There is finally a concrete connection between US soldiers and American football players, the latter of whom never miss a chance to use war analogies and hyperbole during pre and post game interviews. Two separate studies have shown that minor head traumas — which soldiers might receive from explosions on the battlefield or football players commonly receive on the gridiron after taking or making hits — raise the risk of Alzheimer’s disease and other dementia related issues.
The studies, reported Monday at the Alzheimer’s Association International Conference in France, challenge the current view that only moderate or severe brain injuries predispose people to dementia.
NFL players have known for a few years now that there is an increased link between their sport and concussions, but now there are more studies that are coming closer to conclusively linking head trauma and dementia related dis-eases.
According to Dr. David Cifu, national director of physical medicine and rehabilitation for the Veterans Health Administration, who is quoted in the Washington Post: “What the people who have had a head injury and read this should do is to exercise and eat right … reduce risk factors that are modifiable.”
Modifiable is an euphemism for “don’t stop the wars or American football, just try to play a little nicer.” Of course Dr. Cifu didn’t say this, and not to make light of the devastating effects of war, but if doctors won’t name the problem in more emphatic ways — which in this case is brain trauma to the developing minds of youth football players and adolescent soldiers — then parents and children will not be able to make informed decisions about the risk/reward of engaging in football or the military.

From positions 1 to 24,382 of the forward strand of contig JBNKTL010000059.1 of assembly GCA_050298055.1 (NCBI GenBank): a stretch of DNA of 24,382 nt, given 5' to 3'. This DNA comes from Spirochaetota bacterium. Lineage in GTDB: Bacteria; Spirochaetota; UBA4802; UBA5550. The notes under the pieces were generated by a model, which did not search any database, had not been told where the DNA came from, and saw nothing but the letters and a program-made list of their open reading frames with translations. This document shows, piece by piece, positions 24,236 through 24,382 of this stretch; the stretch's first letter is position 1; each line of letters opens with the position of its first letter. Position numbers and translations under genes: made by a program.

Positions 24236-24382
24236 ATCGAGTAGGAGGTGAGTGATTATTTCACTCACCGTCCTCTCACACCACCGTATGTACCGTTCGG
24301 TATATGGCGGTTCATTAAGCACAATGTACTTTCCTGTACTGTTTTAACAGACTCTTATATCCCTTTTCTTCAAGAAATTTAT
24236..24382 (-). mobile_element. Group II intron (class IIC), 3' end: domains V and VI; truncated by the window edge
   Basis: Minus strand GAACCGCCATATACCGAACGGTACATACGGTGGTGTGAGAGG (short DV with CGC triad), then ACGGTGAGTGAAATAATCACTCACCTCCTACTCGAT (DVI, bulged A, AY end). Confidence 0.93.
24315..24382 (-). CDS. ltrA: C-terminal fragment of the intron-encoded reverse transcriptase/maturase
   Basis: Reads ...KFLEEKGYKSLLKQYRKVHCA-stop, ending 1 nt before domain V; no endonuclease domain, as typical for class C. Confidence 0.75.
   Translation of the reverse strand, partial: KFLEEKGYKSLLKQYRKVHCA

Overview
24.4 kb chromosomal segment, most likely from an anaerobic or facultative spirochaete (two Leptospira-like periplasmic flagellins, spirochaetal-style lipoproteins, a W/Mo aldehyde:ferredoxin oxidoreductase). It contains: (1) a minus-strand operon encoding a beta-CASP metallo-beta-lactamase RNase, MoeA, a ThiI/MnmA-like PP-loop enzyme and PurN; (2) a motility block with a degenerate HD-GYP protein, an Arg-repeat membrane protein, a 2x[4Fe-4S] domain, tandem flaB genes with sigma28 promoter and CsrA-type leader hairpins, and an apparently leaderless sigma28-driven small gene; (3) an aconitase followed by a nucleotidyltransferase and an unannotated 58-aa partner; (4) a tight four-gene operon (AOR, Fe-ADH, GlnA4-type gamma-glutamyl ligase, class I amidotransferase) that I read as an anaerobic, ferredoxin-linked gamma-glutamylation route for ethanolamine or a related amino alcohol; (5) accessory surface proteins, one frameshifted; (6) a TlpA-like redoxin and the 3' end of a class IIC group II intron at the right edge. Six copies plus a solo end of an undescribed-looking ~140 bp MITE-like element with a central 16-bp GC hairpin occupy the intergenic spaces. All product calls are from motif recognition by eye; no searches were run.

Both football and soldiers have mythological narratives that help form American masculinity and trump personal well-being, so it will always be very difficult to convince youngsters avoid sacrificing short-term and highly praised reward in favor of living a longer more fruitful lifestyle, albeit a less exciting lifestyle relative to adrenaline laced world of football and/or war.
Irresponsible statements from the Alzheimer’s Association’s scientific director William Thies, who claims that football players and boxers “are almost a different species from us” in terms of the repeated blows they take to the head, confuse and downplay the groundbreaking research from inside his lab.
Luckily researchers at the Veterans Administration in San Francisco — who maybe have a little more compassion for their case studies since they are caring for men and women for whom little monetary reward is offered to soften the reality of possible long-term injuries — understood the magnitude and importance of the study by issuing their release with stricter warnings.
“Even a concussion or a mild brain injury can put you at risk,” said Laurie Ryan, a neuropsychiatrist who used to work at Walter Reed Army Medical Center and now oversees Alzheimer’s grants at the U.S. National Institute on Aging.
Even though there is not enough data to definitively answer the question “[D]o NFL players have a higher risk of dementia later in life than non-NFL players,” results of the second study found that traumatic brain injury among older veterans was associated with a nearly threefold increased risk of dementia.